On April 16th, we will have the opportunity to help make the lives of those we love a bit easier. An Advanced Directive (A.D.) form is something that we can fill out and have our significant other sign that explains who we want to speak for us when the time comes we are able to speak for ourselves. At some point in life, all of us will end up sick, sedated, having surgery, or in an accident, unable to speak for ourselves. An A.D. means someone who knows and loves us will make decisions instead of a stranger. Our choice is not if someone will make decisions for us…our choice is WHO that person will be. A.D.s insure our right to speak for ourselves and they tell our loved ones what we want done. A.D.s also are a great help when we have to BE decision makers for our loved ones.
Here is how it works:
1st, we name the specific people we trust to make decisions for us. As chaplain and member of the ethics committee, this is where I often see conflict.—can be many family members present, all of whom think THEY should be the spokesperson. And they may disagree! Stress and worry make family communication harder than usual.
2nd, gives contact information so our agents can be located in an emergency – e.g., phone number for daughter in Arizona, even email address.
3rd, helps us think about our goals – about what is important to us if we become ill
4th, stimulates us to think and talk about our deepest values and religious beliefs so those values will guide our agents.
5th, lets us give guidelines or general directions for our treatment.—for example, how long we might want to continue really aggressive medical care if we were NOT getting any better
Finally, our A.D. creates a temporary transfer of power; (..just like the president, we appoint a temporary agent), guides that agent’s decisions for us, and then when we are better lets us take back our decision-making powers
Why it is not just for the elderly to fill out:
1st, accidents, illness, surgery happen at every age – in fact, accidents more likely for people under 30.
2nd, all famous cases were people in their 20’s…Terry Schiavo, Nancy Cruzan, Karen Quinlan.
3rd, when someone is young, there’s often more conflict between family about who will make decisions.
4th, there are real dangers in NOT completing an advance directive. If we DON”T have an A.D., Virginia law says who may make decisions, but as we saw in Florida with the tragedy of Terry Schiavo, such a simple ranking of decision-makers may not help. An advance directive is a legally recognized document with clear and convincing proof of our values and wishes and of our decision maker. It can help to prevent terrible struggles for our families.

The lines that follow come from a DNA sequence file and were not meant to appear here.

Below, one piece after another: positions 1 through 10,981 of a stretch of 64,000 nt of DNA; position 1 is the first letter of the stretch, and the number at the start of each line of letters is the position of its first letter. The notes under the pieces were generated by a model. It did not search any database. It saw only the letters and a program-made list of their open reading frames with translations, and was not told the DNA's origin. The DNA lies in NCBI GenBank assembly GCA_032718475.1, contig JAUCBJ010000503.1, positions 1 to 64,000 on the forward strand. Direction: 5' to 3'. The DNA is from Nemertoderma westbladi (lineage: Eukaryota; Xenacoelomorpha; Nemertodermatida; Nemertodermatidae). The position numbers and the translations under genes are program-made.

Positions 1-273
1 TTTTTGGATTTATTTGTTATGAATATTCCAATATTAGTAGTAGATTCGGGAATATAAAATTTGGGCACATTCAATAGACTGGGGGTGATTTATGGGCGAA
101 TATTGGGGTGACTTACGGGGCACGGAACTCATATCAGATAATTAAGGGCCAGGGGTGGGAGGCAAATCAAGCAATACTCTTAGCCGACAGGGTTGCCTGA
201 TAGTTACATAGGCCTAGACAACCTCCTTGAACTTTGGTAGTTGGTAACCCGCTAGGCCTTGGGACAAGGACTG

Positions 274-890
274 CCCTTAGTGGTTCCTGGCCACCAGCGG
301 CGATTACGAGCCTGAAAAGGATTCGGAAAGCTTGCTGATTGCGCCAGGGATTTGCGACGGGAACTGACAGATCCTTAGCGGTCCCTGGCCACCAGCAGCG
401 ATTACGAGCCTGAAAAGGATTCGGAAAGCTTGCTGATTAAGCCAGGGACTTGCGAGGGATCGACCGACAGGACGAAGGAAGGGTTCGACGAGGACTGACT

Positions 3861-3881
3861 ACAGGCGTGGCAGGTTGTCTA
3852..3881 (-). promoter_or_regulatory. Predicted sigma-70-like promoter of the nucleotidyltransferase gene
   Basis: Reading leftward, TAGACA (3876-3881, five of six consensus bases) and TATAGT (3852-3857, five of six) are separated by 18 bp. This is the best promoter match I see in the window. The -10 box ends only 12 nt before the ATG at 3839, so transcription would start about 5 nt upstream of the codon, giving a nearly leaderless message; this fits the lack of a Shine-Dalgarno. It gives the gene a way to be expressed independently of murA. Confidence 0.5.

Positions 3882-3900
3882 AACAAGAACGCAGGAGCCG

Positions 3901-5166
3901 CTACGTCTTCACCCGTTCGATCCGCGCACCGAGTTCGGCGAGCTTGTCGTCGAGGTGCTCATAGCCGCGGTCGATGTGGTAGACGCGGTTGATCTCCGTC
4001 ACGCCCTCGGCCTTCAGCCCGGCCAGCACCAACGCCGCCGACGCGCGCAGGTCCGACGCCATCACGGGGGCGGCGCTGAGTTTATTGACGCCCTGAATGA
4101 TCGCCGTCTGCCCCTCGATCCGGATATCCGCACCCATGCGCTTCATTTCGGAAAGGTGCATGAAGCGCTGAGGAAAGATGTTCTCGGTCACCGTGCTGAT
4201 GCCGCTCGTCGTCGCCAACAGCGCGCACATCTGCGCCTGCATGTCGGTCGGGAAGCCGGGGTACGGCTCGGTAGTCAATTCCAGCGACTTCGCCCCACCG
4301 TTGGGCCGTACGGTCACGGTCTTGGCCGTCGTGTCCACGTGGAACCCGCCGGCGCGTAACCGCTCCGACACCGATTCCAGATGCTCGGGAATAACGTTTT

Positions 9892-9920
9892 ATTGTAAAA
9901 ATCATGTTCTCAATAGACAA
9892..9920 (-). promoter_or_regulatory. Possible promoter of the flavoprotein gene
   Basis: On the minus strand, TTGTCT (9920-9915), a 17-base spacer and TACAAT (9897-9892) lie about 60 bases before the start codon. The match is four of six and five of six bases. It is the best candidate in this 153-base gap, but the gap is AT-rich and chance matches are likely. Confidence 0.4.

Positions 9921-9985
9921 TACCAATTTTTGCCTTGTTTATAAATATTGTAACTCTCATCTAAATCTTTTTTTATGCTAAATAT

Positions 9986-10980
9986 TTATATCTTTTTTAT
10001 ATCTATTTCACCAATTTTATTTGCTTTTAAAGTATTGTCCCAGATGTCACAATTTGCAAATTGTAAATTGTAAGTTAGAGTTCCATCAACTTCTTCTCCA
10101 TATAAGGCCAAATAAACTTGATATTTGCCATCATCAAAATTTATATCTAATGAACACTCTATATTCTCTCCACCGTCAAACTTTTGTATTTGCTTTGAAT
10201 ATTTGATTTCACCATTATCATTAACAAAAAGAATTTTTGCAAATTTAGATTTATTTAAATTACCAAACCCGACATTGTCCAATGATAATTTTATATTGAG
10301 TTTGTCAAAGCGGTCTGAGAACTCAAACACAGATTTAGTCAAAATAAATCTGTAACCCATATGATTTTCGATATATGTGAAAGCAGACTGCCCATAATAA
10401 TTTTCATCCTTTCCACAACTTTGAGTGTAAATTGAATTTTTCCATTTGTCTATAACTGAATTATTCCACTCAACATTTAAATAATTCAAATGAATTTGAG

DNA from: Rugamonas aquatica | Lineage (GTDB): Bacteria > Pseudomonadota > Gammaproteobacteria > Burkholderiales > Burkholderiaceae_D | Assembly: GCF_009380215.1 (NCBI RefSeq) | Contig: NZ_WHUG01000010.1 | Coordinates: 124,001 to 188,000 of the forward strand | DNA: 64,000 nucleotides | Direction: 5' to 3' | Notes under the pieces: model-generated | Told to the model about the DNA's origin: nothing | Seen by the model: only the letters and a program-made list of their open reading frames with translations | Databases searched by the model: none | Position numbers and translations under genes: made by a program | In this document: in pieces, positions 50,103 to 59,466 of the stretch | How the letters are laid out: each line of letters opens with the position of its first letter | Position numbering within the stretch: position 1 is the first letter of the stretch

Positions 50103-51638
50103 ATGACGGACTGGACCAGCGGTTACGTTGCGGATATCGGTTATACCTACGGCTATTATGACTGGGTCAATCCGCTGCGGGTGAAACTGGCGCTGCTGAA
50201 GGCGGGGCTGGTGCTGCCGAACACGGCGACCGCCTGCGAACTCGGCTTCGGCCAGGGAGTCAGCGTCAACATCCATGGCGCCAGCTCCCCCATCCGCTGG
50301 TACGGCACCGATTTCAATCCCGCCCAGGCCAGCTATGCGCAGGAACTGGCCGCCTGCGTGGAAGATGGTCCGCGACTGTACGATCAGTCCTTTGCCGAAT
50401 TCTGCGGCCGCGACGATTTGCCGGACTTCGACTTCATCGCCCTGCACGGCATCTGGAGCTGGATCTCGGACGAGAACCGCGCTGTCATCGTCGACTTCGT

Finally, this simple process helps us get the care we want and help relieves anguish for our families in difficult situations. It is becoming a routine part of good health care planning for everyone who is 18 or older.
Questions to consider when designating the decision maker:
1st, who is the person you trust to make decisions for you? Who knows your values and goals?
2nd, do you have religious beliefs or values that would affect your decisions?
3rd, in the very rare event that you were left permanently unconscious with no realistic hope of recovery, how long would you consider it reasonable to continue aggressive care? 2 weeks? 2 months? 2 years? 15 years? This is an especially important guideline to put in writing. Though Terry Schiavo had TOLD her husband and several friends here wishes, she had never written any guidelines, and that made her tragic situation even worse for everyone who loved her.
Where to go to fill this out:
1st, Wednesday, April 16th, is National Health Care Decisions day.
Both our community hospitals will offer free education and help all day.
2nd, just walk into the lobby at Martha Jefferson or the cafeteria at UVA anytime between 8am and 8pm.. Information, friendly help, and free forms will be waiting for you
3rd, ANY other day, you may go to the hospital website @ marthajeffersonhopsital.org to download information and forms OR free assistance can be arranged by calling 434-982-7009. We’ll do everything we can to help you to protect your rights and to make things easier for your loved ones.